PLOT NUMBER TWO
UNDERGRADUATE LITERARY JOURNAL


EL TERROR DE INGLES


Abigail Martinez
University of Texas Rio Grande Valley

Congratulations! Why? Because you know how to read! You’ve gotten this far, with either trouble or ease, but you’re reading what I’m writing. That’s skill—literacy skills. It’s a set of skills that we need—and use—on a daily basis; not a day goes by when we don’t read or write. You know, I didn’t always have these skills. Having been raised in a Mexican-American household, with Mexican folktales of El Cucuy and La Llorona, Spanish was my first language.

           Now, in case you didn’t know, El Cucuy is Mexico’s version of the Boogie Man, and parents use it to scare children into obedience when they behave badly. Children are warned not to go out in the dark, or else El Cucuy might take them away and they would never be seen again. La Llorona is his sister, of sorts. La Llorona, or the weeping woman, is the ghost of a woman named Maria who drowned her children and, later, committed suicide. As per the lore, Maria earned the sobriquet of ‘La Llorona’ because she cries out ‘where are my children?’ I was read these stories at bedtime. Nothing says ‘sleep tight’ like horror folktales!

           Literacy skills were hardly needed when telling folktales since the stories were spoken and not written. Thus, it was only in school that I learnt to read, write, and speak English. I never had any real difficulty with the language until I got to the third grade. And as if I wasn’t having enough trouble with the school work, El Cucuy, who had haunted me in my childhood, followed me to school. Why did he choose third grade out of all my school years? That was the year the state exams were introduced. He couldn’t resist so he took over the invigilators, the ones who enforced the exam rules. The rules of grammar and punctuation. Stick to the plot, write about the plot, and you will pass. No one could have felt the pressure I did. It was as if he had it out for me, like he was constantly in my head. And I cried.

           Without my realising it, I had become La Llorona, the weeping woman crying out, ‘I need to pass the exams!’

           What could I do, to prove that I could write effectively?

           I knew I had to overcome the guidelines. To overcome the guidelines, I had to beat El Cucuy at his own game. If I were to beat him at his own game, then I had to be able to express myself in writing without following his rules. But how? Essays. Oh, how he loved essays. How he loved torturing me by leaving them until the end of the exam. Don’t get me wrong, I wasn’t horrible at writing; I always did well. But this time I had to get a high score. The pressure that I placed on myself plus the pressure that the minions placed on the students—the threat of ‘you need to pass the exam or repeat the third grade’—was daunting. Repeat the third grade! Once is enough, thank you very much.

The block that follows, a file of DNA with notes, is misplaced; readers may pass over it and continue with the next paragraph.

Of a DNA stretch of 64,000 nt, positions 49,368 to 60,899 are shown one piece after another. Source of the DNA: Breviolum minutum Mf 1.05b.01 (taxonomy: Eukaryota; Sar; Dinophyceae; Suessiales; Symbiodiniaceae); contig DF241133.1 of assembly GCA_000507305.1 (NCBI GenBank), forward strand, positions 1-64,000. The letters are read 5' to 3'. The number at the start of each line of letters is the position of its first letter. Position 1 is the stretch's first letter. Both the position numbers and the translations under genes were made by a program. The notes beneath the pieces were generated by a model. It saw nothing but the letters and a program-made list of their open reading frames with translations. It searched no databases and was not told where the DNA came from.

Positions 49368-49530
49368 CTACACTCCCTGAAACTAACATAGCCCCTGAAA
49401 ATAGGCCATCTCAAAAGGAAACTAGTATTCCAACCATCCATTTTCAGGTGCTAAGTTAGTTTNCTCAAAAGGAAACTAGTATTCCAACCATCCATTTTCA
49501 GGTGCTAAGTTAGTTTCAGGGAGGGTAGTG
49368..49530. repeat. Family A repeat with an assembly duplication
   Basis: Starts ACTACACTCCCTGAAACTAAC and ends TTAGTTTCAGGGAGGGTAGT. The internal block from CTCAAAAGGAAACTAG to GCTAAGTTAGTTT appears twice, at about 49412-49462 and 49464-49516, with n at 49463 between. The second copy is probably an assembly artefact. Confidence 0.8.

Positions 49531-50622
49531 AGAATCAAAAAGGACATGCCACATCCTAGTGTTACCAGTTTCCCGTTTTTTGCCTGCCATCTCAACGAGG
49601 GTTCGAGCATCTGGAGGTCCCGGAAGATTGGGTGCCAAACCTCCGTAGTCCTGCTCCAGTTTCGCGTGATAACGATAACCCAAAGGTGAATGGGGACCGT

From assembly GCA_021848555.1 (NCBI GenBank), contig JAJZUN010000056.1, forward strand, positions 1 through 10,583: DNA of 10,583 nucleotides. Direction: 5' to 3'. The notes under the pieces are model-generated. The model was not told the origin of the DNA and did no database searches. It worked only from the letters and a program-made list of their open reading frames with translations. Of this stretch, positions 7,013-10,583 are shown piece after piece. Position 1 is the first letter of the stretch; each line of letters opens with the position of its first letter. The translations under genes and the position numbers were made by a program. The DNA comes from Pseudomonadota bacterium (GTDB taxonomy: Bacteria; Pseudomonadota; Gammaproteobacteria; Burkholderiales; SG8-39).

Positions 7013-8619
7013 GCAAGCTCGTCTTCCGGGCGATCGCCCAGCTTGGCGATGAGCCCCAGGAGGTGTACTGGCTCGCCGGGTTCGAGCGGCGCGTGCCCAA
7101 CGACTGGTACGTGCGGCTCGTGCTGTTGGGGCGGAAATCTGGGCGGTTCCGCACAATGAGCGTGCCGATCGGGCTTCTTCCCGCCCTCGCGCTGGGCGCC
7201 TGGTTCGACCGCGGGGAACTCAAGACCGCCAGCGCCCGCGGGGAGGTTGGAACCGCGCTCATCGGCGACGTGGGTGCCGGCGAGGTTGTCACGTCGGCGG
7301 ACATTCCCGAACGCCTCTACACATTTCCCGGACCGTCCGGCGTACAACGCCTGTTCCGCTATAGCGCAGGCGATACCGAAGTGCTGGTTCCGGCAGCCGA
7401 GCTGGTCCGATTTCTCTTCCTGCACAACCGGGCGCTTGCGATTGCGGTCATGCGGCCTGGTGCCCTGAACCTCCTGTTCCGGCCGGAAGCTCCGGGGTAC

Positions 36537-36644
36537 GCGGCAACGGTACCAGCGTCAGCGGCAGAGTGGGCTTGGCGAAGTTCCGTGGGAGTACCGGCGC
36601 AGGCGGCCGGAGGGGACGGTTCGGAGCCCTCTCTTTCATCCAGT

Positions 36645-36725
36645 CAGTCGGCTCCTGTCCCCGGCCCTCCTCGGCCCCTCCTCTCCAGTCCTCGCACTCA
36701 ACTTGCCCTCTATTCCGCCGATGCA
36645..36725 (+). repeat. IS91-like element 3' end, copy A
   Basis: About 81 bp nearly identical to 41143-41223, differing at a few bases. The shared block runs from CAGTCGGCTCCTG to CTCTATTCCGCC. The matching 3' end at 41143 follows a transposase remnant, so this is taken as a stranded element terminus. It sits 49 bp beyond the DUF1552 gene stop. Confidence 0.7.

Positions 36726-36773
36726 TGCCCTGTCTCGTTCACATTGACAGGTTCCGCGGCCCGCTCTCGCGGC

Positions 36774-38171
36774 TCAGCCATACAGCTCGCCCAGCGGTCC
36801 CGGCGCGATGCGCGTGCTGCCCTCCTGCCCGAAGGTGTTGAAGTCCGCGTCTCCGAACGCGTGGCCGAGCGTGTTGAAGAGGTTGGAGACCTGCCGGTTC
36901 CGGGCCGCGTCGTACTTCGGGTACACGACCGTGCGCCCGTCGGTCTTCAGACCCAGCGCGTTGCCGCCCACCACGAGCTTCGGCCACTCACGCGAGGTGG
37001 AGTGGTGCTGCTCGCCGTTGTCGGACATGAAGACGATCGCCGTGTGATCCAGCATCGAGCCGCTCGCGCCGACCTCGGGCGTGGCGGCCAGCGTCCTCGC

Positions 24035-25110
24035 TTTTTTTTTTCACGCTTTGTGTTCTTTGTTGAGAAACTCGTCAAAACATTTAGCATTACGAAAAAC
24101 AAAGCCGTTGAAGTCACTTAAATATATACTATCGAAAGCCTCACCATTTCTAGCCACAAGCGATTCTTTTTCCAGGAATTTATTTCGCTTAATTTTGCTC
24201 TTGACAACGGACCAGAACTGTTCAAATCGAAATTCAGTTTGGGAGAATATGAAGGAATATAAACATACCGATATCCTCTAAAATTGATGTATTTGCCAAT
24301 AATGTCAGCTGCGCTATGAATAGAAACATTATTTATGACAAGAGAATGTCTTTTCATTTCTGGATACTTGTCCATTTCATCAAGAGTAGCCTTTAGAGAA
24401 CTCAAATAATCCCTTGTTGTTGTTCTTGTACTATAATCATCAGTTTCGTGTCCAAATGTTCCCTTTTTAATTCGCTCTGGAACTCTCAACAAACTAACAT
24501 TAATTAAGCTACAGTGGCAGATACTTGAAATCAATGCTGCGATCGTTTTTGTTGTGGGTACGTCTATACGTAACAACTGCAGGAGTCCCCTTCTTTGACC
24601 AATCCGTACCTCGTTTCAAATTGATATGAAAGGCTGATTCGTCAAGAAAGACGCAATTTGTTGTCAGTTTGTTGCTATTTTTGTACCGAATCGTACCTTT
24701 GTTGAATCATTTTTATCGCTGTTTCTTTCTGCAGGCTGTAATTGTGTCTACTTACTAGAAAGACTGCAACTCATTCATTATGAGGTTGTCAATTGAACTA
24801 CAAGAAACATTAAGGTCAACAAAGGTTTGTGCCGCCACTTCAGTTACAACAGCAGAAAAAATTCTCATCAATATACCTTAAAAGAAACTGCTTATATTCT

But how do you practice writing? By sacrificing a goat to El Cucuy and hoping that he was in the mood for cabrito? I practiced by following his rules of grammar—he loved punctuation, especially the commas. And so we battled. Through the years, we continued on this warpath; years of frustration and crying a river of tears, and I continued to win. I won every match until I graduated high school. And now?

           Now, I am a student taking Rhetoric and Composition courses at the University of Texas Rio Grande Valley (UTRGV), writing about how I conquered El Cucuy—my literacy challenge growing up. But did I succeed in my conquest? Yes, I played his game, but I played it his way. I followed his rules and, in the end, I realised, I had turned into one of his minions. Sad, isn’t it? Sad to think that, as I write about my “great achievement”, I never really defeated El Cucuy.

            Upon the shocking realisation, I became La Llorona, again. I guess some things never change.

            I did not—or rather, do not—know how to write. I don’t know how to write effectively, to write with purpose. I don’t know how to write to my intended audience. I don’t know how to write without El Cucuy breathing down my neck. Word of advice, a breath mint would have been appreciated. El Cucuy wanted me to stick to the fundamentals of the introduction, ‘the body’, and the conclusion in my essays. But what good are rules if my writing has no purpose? If it doesn’t capture the audience’s attention, it doesn’t create a bond between the writer and the reader. There is no point in placing the commas and periods in their correct place if I can’t get my ideas across. Is it possible to go beyond the idea of ‘just writing’? How? I will write! I will continue to write and revise my work! If there is anything I have learnt, it is to keep writing and rewriting until I’m content with my final draft. To draw outlines and write numerous drafts.

            Just like this essay—behind this essay there are many unseen tear-stained drafts that will go unread. Did I finally learn how to write? Throughout this essay, I never lost my purpose of what I was writing about or who I was writing it for. I learnt to write effectively, therefore, I learnt to write. But I will also continue to learn and to write far beyond my university years, thriving in a never ending cycle of terror and tears. To have the ability to write and rise above the challenges that El Cucuy has imposed. And even though I might end up crying like La Llorona, again, I have the hope that someday they will become tears that will guide me through many more writings. *fingers crossed*

           So, congratulations! You have finished my literacy narrative, with trouble or ease, but you finished what I wrote. You read what I wrote… and that’s skill.

I wrote this!